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Hong Kong's Soaring Suicide Rate Tied to Economy - 2002-05-14


Hong Kong's battered economy is taking a toll on the city's people. Suicide rates have been climbing, and last year, rose 12 percent from 1999. The territory's increasing ties to mainland China add to the strain on families.

Inhaling deadly carbon monoxide by burning charcoal in a closed room is an increasingly common way of committing suicide in Hong Kong. To fight the trend, messages on bags of charcoal urge people to cherish life, and seek help when problems become overwhelming.

The messages are just one of many ways the city is fighting the rise in suicides. The government is particularly targeting families, to keep suicidal parents from killing their children, as well as themselves.

Church and community groups have developed grassroots programs to recruits mentors to help people struggling with depression. Other aid groups have expanded hotlines and established crisis centers.

Despite these efforts, Hong Kong's suicide rate is four times that of the United Kingdom. Professor Paul Yip of Hong Kong University has studied suicide trends. He says the ease of using charcoal is part of the problem. "Since 1998, the charcoal burning, it has become very serious now," said Professor Yip.

He pointed out that before 1998, charcoal was used in six six percent of suicides; it is now used in 25 percent of cases. "It is because this new method, it actual draw[s] in some people who would not kill themselves if this method is not available."

Dr. Yip says charcoal burning is seen as a painless way to die. It particularly appeals to women, who make up a larger proportion of Hong Kong's suicide victims than in the West. "Charcoal burning is appealing to the middle-aged group people. And this middle-aged group is also the group which is worst hit by this Asian economic downturn," he added.

In late 1997, the Asian economic crisis hit Hong Kong. The city recovered from that blow, but since 2000, the economy has faltered again, with unemployment and bankruptcy soaring.

A director at Hong Kong's Social Welfare Department, So Wong Wei-yee, says many people are unable to cope with unemployment and financial hardship, "because in the past years Hong Kong has been enjoying a very prosperous economy. But," she noted, "the circumstances have changed a lot, and I think people have difficulty in accepting the changes."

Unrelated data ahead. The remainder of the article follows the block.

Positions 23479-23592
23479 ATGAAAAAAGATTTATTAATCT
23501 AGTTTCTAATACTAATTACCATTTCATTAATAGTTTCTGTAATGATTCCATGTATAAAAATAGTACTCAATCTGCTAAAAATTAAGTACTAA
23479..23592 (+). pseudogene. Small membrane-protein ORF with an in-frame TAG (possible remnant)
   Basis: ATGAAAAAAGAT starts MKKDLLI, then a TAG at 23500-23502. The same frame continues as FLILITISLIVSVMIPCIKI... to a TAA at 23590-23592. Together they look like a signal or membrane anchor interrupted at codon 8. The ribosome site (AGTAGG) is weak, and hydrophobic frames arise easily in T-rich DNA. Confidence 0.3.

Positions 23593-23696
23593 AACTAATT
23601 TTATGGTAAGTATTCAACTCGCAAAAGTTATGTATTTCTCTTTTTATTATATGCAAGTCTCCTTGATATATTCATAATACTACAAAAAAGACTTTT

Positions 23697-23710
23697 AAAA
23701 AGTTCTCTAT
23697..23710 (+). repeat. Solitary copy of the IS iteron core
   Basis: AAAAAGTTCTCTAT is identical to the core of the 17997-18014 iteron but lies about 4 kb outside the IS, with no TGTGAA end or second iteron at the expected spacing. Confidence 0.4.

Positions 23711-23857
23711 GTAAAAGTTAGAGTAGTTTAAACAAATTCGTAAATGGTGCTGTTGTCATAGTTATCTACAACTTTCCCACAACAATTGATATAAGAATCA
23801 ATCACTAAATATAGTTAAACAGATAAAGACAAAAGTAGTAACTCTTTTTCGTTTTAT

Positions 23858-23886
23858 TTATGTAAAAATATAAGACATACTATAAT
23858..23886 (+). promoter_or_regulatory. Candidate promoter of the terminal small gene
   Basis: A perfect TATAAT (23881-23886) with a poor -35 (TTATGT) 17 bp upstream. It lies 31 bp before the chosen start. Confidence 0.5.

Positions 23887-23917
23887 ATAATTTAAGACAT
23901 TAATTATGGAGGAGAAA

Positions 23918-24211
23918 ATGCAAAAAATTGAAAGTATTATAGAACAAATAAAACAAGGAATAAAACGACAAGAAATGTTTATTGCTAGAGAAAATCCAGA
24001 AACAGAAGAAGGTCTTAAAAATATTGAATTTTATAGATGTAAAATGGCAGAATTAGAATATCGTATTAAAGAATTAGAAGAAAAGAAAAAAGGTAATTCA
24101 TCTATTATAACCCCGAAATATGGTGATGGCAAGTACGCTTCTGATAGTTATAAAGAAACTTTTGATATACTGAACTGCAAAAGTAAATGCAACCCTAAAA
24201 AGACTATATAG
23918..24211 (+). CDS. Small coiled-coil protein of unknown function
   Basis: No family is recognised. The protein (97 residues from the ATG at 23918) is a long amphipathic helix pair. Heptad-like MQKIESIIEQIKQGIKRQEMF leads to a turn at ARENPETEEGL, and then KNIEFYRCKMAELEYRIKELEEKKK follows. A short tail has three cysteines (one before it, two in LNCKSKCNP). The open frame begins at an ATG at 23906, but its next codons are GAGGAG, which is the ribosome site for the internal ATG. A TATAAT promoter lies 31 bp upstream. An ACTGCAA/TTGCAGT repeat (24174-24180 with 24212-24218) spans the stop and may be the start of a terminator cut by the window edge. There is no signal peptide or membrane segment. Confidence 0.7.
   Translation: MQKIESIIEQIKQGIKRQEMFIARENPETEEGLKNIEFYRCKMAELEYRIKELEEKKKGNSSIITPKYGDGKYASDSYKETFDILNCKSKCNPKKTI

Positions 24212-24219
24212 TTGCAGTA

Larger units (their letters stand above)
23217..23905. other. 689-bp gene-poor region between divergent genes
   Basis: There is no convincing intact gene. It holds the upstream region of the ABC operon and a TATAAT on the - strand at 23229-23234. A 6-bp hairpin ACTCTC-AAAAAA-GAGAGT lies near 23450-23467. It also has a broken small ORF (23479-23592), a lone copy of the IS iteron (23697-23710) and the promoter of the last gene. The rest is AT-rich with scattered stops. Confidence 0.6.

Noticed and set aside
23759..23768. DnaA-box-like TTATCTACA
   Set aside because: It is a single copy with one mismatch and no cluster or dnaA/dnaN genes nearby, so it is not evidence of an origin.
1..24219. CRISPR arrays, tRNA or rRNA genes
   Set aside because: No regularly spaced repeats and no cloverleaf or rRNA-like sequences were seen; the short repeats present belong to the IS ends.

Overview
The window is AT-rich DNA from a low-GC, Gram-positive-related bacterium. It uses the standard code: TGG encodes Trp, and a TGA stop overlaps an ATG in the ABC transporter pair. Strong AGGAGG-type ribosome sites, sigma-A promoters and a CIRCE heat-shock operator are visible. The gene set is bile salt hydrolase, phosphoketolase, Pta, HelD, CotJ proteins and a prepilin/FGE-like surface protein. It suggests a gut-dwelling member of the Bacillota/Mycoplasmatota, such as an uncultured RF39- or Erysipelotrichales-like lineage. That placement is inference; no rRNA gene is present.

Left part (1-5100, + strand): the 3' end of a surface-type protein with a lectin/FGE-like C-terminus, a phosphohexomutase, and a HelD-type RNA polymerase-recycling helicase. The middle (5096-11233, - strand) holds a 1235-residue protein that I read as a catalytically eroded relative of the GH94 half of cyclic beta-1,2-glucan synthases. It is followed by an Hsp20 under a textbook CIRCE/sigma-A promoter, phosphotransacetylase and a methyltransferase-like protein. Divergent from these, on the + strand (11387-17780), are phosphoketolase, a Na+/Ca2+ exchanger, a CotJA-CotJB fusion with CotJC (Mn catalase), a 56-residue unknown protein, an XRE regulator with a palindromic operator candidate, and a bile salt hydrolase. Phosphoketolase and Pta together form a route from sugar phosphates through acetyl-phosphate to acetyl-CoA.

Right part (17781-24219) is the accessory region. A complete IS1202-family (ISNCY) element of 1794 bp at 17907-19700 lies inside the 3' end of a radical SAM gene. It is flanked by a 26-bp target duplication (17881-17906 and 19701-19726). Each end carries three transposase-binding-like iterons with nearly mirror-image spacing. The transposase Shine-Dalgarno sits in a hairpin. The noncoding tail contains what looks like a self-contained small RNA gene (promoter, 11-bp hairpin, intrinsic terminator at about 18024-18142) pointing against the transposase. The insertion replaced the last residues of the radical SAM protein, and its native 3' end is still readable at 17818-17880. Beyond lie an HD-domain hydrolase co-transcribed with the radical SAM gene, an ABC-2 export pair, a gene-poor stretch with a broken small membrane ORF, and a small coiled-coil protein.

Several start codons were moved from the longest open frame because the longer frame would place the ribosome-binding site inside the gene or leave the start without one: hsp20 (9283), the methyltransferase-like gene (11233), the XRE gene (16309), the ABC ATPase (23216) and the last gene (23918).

Graphic photographs of suicide victims are regularly featured in newspapers here, with teen suicides grabbing front-page headlines.

Social worker Pricilla Liu, says explicit reports may incite copycat behavior. "I think the stress and strain in the community sometimes has been escalating to an extent that young people themselves don't know what to do," she said. "And sometimes it may trigger young people making certain attempts in a certain way."

Suicide pacts among friends, lovers and even family members have prompted social workers to teach children as young as five to stand up for their rights and survive a situation where they may be pressured into suicide. Still, the number of parents who kill their children and then commit suicide has surged.

In twelve such cases between April 2001 and April 2002, 15 children died. The past 12 months has seen more cases of family murder-suicide than the previous five years combined.

Ms. Liu says most cases involve the mother. She says research shows suicidal women who kill their children are very often reacting to an adulterous husband. "The thing is, it's a way of protesting what has happened to them, or as a means of revenge to the person who has created stress and the whole problem," she said.

Most Hong Kong's factories have moved into mainland China, so many business owners and managers spend more time across the border. One result has been an increase in what is referred to as cross-border infidelity.

"Some of the family violence is because of spouse's adultery problem, said Paulina Kwok, director of a family crisis center in Hong Kong. "Because cross-border adultery in these few years, the problem [is] more serious and arouses a lot of family tragedy," she said.

The situation is not without hope. Dr. Yip, at Hong Kong University, says in 1996, he forecast a rise in suicide among the elderly. Since then, he says, a government program aimed at helping older citizens fight depression actually has cut the rate of suicide deaths among the elderly.

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